Real-world experience. And while certifications are important, so is experience. Leading managed service providers encounter very few problems they haven’t seen before, while an in-house IT employee often remains narrowly focused on a small set of problems. You’d rather an experienced doctor solve your physical ailments, right? The same goes for an IT support team.
A safe bet. Since market trends, government regulations, financial conditions, and technologies all change quickly, every business investment carries a certain amount of risk. Working with a trusted MSP that can assume and manage much of this risk for you is a major advantage that comes with specific industry knowledge and years of experience.
A real competitive edge. Most small to medium-sized businesses can’t afford to match the strong in-house support services that larger companies enjoy. Working with an MSP, however, gives small companies enterprise-level solutions by providing the kind of access and expertise that large companies enjoy. Managed cost structures and economies of scale like that can give your company a major advantage.
Compliance that counts. Is your firewall capable of fending off attacks? Do you audit your workstations and servers regularly? Has your company implemented PCI security standards and worked to maintain those standards? Small to medium-sized businesses have more ways than ever to handle commerce via credit and debit cards, e- commerce, wire transfers, and more. But with this increased transaction sphere comes a stronger need for due diligence. Employing a managed services provider allows your business to minimize the risks associated with maintaining client data and other sensitive information, the misuse of which can cause serious harm to your business.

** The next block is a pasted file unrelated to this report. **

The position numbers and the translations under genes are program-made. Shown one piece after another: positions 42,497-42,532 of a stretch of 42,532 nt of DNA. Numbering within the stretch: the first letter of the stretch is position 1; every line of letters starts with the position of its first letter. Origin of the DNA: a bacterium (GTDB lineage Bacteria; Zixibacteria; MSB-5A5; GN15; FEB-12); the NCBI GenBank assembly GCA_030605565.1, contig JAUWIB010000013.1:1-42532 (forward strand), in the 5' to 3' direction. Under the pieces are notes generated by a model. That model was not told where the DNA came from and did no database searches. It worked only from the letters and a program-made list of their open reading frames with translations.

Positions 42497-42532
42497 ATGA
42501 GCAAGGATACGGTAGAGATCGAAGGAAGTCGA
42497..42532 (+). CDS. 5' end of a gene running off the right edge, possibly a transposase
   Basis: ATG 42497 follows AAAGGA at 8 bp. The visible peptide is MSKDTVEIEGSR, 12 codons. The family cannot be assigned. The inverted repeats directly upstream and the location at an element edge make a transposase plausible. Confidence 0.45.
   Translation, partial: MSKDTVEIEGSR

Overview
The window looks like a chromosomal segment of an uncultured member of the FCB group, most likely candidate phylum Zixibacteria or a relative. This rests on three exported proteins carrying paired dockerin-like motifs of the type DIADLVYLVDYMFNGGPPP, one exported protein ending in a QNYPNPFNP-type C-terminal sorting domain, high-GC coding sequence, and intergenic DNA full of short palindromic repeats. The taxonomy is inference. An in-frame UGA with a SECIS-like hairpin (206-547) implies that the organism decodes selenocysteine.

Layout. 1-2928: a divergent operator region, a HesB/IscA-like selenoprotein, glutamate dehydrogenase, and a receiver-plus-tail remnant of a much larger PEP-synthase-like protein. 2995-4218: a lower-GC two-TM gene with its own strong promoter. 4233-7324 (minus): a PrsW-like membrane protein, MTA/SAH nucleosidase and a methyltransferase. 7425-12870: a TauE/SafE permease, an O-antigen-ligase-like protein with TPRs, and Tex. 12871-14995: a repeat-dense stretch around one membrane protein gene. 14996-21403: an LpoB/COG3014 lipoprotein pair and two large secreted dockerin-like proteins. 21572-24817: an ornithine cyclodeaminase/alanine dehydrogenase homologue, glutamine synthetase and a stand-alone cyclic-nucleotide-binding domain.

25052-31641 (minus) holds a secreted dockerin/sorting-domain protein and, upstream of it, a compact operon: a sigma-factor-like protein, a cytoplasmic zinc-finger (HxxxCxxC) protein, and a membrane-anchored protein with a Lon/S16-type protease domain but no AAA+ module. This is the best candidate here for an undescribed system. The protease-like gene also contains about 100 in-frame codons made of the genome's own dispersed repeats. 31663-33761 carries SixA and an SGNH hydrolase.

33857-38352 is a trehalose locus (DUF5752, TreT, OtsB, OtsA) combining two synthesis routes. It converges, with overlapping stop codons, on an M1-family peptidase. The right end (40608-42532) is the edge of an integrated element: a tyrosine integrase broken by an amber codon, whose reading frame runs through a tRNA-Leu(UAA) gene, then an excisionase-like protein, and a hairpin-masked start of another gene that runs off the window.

“Hey Margaret!” Many small firms deal with IT this way: relying on a non-IT employee to handle day-to-day IT problems. Margaret never asked for this role — it just evolved in her direction. But the impact of her being asked to fix co-workers’ urgent issues is not often calculated; nor is the likelihood that her lack of formal IT knowledge can lead to more expensive repair bills in the future.